Even over 40 years ago, this essay film mourned the loss of the utopian socialist dream. Chris Marker, inspired by the montage style of Sergei Eisenstein, opens his dreamy meditation with clips from the Soviet filmmaker’s most famous film, Battleship Potemkin. But rather than a fervent political treatise, Marker explores a more abstract and unruly history—with a clear-eyed enough view to be surprisingly cohesive. Four hours in length but effortlessly beautiful to watch, Marker’s movie charts the rise and fall of the fragmented and disappointed mid-century Left.
Maragarethe von Trotta is an under-appreciated German director whose work has often focused on the real lives of historical women. Her biopic of famous Soviet revolutionary Rosa Luxemburg is one of those works, offering a sympathetic and rousing portrait of Luxemburg as both as a thinker and as a woman. Friend to Trotsky, enemy to Stalin, and caught in a politically complex battle between the Democratic Socialists and more radical factions, “Red Rosa” was always an ambitious figure to attempt to parse onscreen. But von Trotta does an admirable job at streamlining Luxemburg’s life and her eventual politically motivated murder by the German government in 1919. She was killed at only 49 years old, but her righteous legacy—and martyrdom—would come to shape ideas of left-wing heroism for years to come.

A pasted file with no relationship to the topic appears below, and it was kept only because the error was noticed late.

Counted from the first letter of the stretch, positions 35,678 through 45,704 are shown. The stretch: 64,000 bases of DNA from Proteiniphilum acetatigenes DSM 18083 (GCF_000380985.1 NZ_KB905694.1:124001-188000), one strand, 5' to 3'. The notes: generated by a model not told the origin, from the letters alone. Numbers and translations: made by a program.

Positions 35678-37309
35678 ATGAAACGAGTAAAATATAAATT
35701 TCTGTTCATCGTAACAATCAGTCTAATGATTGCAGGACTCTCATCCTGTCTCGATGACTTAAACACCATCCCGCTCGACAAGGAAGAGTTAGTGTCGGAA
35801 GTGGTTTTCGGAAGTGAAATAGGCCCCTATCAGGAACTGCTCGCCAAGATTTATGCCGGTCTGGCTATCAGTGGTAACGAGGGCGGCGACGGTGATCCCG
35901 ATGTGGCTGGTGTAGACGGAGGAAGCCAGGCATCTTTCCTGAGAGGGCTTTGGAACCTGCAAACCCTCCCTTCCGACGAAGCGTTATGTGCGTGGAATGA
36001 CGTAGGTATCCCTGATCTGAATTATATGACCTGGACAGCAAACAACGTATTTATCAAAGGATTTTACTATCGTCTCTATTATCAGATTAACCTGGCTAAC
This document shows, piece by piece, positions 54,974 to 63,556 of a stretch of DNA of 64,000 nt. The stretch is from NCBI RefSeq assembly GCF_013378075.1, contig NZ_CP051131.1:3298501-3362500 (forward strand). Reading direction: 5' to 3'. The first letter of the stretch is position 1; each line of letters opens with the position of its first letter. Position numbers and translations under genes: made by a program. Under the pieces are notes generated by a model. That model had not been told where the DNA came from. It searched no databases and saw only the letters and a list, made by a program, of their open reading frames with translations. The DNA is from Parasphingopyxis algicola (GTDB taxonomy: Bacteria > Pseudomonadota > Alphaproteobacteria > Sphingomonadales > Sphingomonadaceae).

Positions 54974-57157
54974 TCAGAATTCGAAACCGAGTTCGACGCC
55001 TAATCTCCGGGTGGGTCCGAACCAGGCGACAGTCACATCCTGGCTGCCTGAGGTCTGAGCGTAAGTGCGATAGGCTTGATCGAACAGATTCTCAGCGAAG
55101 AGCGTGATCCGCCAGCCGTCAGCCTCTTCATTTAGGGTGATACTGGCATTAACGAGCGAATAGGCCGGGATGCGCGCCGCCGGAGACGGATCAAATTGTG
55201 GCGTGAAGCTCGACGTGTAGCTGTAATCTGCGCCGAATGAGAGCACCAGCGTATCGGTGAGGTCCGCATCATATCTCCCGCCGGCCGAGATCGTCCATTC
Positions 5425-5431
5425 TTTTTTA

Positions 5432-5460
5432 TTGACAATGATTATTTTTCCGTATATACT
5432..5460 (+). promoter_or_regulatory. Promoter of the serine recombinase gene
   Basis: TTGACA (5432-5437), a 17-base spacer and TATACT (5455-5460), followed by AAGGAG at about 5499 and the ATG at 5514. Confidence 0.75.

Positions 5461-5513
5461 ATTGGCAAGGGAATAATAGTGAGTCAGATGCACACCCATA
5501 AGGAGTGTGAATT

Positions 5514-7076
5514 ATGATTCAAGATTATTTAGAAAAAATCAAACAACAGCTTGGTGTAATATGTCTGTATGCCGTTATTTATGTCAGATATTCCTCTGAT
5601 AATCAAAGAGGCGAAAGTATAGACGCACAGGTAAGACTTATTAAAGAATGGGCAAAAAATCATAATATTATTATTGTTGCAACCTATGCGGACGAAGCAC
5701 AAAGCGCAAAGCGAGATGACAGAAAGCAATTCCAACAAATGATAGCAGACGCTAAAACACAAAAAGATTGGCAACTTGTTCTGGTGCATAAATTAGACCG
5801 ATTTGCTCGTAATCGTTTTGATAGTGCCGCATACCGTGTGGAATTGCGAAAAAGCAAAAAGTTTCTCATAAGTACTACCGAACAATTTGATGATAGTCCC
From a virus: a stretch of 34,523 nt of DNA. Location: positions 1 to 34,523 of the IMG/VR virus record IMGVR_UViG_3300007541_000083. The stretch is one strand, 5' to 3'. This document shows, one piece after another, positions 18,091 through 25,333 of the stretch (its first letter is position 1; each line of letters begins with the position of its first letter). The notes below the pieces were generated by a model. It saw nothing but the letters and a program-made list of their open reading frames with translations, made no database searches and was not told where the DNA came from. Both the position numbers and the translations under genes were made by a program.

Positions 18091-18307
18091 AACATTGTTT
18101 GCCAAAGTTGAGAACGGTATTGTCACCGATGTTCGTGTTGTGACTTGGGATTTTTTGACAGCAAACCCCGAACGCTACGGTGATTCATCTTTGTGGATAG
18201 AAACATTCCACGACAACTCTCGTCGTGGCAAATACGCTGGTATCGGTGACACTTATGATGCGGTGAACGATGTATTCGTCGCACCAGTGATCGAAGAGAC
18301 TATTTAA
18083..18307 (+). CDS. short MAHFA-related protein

British director Peter Watkins visited the USA in 1970-71 and this pseudo-documentary was the result. Filmed in the blazing heat of the Southwestern desert, Watkins imagines the USA as a fascist police state where all dissent is crushed. Suspected subversives are forced to choose between draconian prison sentences or a cruel cat-and-mouse game where they may have a chance at freedom. A handful of ragged student protesters are asked to escape through the desert with armed National Guardsmen hot on their heels. With no supplies or water and gunshots whizzing by, the frantic group soon splinters. Watkins’ viewpoint of an America on the tipping point of dystopia was disturbingly prescient in the wake of the real Kent State killings. And with the Nixon administration genuinely contemplating internment camps for radicals, it was hardly all that far from the realm of possibility.
King Vidor, one of the most respected filmmakers of silent and early sound Hollywood, caused a stir in Depression-era USA with this remarkable Communist parable. In this celebration of the power of the collective, Vidor imagines a group of unemployed Americans coming together to dig an irrigation ditch and thus enrich their farm with healthy wheat crops. It’s not exactly the most commercially thrilling of material, but it’s a sincere and idealistic little story of homespun hard work and the triumph of the “little guy.” Vidor always worked with bold visuals in mind, and Our Daily Bread delivers in that regard—offering an almost avant-garde montage sequence part of the way into the film.